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Wishon to Woodchuck Country

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Wishon to Woodchuck Country

Postby SSSdave » Fri Jul 04, 2008 2:11 pm

Image

I was working on some routes this week from the Wishon Reservoir area up to Crown Lake since my brother Joe is interested in returning to Crown Lake that we had visited in 2001. I've been backpacking over 35 years and am a prolific crosscountry route traveler that makes considerable use of topographic maps both before trips analyzing routes and during hiking when my map is always dangling from a string right in front of my chest. I thought it would be interesting to share some of what I uniquely do here this once at least in vague terms. One will need to follow some of the below on a more detailed 7.5 minute map as per http://www.topozone.com.

While hiking, I compulsively check where I am at versus 7.5 minute topos every short distance and at least in Sierra terrain usually know rather closely where I am at. When I can't see where I am going due to being down deep inside forest, I will also use a compass. I am so familiar with the kinds of geology, vegetation, and topography of the Sierra, that I have a reasonable idea of what to expect on routes beyond what the mere elevation lines show. Regardless once on a route, I use what I see, continually making decisions as to whether to follow my planned route versus vectoring off a bit due to what is actually there. As a large format landscape photographer, I carry an enormous pack usually over 70 pounds carrying weight so am keen not to go anymore uphill than I need to. So often will perform tedious traversing around slopes just to avoid going up. However at times it is better to simply descend and then go back up, but those are decisions I make upon actually looking at what is in front of me.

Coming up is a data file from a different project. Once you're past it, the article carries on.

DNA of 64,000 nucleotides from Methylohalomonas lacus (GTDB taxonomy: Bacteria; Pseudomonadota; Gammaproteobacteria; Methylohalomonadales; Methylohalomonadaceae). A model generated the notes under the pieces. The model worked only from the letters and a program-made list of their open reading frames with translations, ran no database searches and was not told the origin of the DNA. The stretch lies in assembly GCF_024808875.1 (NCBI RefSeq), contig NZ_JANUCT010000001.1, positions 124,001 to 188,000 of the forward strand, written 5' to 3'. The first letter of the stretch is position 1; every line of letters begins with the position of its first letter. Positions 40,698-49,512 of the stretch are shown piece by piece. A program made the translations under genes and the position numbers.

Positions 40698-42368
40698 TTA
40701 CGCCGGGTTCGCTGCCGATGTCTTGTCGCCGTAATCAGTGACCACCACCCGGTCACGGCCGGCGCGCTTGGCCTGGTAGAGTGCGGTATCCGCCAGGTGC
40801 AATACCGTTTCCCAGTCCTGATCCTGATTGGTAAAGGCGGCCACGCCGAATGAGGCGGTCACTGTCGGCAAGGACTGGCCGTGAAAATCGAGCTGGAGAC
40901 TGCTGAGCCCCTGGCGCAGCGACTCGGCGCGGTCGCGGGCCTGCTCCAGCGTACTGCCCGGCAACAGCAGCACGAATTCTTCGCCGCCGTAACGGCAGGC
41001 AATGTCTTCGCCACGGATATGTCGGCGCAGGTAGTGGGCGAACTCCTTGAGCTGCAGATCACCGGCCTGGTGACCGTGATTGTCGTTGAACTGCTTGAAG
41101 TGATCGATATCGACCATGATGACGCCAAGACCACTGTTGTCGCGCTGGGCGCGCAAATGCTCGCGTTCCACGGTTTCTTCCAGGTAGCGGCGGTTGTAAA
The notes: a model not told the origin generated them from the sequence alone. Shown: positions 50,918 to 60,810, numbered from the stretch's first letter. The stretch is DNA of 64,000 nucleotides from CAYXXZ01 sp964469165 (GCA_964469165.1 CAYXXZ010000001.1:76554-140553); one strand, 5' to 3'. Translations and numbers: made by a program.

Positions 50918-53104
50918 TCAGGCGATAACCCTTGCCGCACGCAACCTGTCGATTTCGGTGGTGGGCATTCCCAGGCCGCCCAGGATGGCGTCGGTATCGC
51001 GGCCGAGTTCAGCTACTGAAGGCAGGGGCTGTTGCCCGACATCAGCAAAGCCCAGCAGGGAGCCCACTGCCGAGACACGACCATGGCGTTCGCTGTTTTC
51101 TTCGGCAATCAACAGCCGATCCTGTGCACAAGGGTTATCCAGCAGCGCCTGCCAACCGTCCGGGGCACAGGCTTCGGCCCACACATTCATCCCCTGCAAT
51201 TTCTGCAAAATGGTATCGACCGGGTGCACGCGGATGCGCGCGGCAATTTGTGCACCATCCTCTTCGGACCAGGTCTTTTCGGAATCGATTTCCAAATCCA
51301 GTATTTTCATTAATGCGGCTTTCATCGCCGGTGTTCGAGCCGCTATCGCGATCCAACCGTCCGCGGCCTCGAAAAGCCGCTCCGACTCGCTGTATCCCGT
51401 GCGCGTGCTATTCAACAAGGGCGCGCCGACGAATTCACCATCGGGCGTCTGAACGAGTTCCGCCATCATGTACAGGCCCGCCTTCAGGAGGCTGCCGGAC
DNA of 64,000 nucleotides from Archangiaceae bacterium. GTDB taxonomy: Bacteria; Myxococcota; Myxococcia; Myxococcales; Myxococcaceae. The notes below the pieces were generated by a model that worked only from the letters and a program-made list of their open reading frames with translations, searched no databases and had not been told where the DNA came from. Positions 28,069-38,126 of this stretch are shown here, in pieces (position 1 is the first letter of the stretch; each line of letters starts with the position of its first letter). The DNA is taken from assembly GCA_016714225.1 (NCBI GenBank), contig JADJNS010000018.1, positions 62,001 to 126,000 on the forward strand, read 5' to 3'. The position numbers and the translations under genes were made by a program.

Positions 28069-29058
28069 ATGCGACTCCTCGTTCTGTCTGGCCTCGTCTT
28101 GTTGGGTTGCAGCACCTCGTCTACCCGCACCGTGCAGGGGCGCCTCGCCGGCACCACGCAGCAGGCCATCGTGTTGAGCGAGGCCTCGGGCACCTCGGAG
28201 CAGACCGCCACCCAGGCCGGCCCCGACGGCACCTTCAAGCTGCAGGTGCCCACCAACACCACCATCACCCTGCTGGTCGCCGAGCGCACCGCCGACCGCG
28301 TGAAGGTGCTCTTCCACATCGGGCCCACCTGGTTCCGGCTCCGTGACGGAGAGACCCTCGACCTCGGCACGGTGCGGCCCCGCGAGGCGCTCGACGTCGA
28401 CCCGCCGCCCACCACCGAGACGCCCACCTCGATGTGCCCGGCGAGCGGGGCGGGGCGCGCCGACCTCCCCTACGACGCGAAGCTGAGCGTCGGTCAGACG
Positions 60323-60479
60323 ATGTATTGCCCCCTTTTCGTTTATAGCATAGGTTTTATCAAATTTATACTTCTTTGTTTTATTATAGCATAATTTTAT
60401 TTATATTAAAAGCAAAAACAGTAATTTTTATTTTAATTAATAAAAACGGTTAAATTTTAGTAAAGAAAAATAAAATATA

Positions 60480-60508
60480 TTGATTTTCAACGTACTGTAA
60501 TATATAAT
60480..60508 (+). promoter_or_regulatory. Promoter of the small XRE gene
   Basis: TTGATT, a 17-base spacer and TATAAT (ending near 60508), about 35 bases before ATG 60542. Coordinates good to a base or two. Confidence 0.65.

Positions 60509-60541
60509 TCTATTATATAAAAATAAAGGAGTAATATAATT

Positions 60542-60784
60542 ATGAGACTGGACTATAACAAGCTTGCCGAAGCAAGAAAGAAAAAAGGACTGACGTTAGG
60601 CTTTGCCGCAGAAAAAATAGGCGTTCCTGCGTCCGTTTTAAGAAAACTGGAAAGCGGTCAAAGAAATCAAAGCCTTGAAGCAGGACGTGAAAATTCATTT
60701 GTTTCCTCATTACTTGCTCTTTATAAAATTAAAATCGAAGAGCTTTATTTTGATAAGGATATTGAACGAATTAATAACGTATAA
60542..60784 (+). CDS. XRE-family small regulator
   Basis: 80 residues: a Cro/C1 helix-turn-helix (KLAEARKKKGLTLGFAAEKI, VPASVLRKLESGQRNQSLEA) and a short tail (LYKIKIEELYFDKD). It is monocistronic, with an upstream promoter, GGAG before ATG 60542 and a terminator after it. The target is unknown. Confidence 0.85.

The difference between using my route on the above map and the trail is huge. To Chimney Lake my new route is only 4 miles and 1710 feet of uphill versus roughly 8 miles and 2930 feet via the trail from the Wishon horse packer trailhead. And that same route to Crown Lake with a first day at Chimney is only 7.0 miles and 2450 feet uphill. My route via Chuck Pass is a bit longer at 8.5 miles but with less vertical at 2040 feet. That contrasts with using the Wishon trail, as Crown via Halfmoon Pass is 11 miles with 3860 feet of uphill. And if one instead uses the new higher Rancheria Trail via Chuck Pass, it is 14 miles and 3710 feet uphill to Crown Lake. Note to sum verticals, I estimate to about 5 feet between the 40 foot elevation lines.

In 2001 a group of 4 of us made a 10-day trip out to Martha Lake from an obscure 8340 foot trailhead east of Wishon Reservoir on forest road 27E05 (?) that is northwest of Hoffman Mtn. Actually the poor dirt road is gated there as it continues another mile plus to where cattle pasture. Sometime before the trip I had spied this dirt road on a map at the Prather ranger station so later investigated how I might use it to better reach Martha Lake that I had visited in 1980 and 1981 via Courtright Reservoir. Note today the dirt road is on the current Sierra NF map. I suspect most that use the trailhead merely follow it up to where it joins the Rancheria Trail on the south side of Hoffman Mtn. as that saves a modest amount of uphill. To me it promised a less painful way into Woodchuck Country and on to Blackcap Basin. On the above anotated map, (100k map in meters) I have colored in the horse trails and my own crosscountry routes. I purposely am displaying this larger scale so it will be too crude to actually use. Thus someone wishing to use my route will need to do all the route finding work on a 7.5 minute topo beyond the vague route shown. Because forest in these areas north of Hoffman Mtn. is quite dense, one needs to be rather experienced crosscountry and make good use of a compass.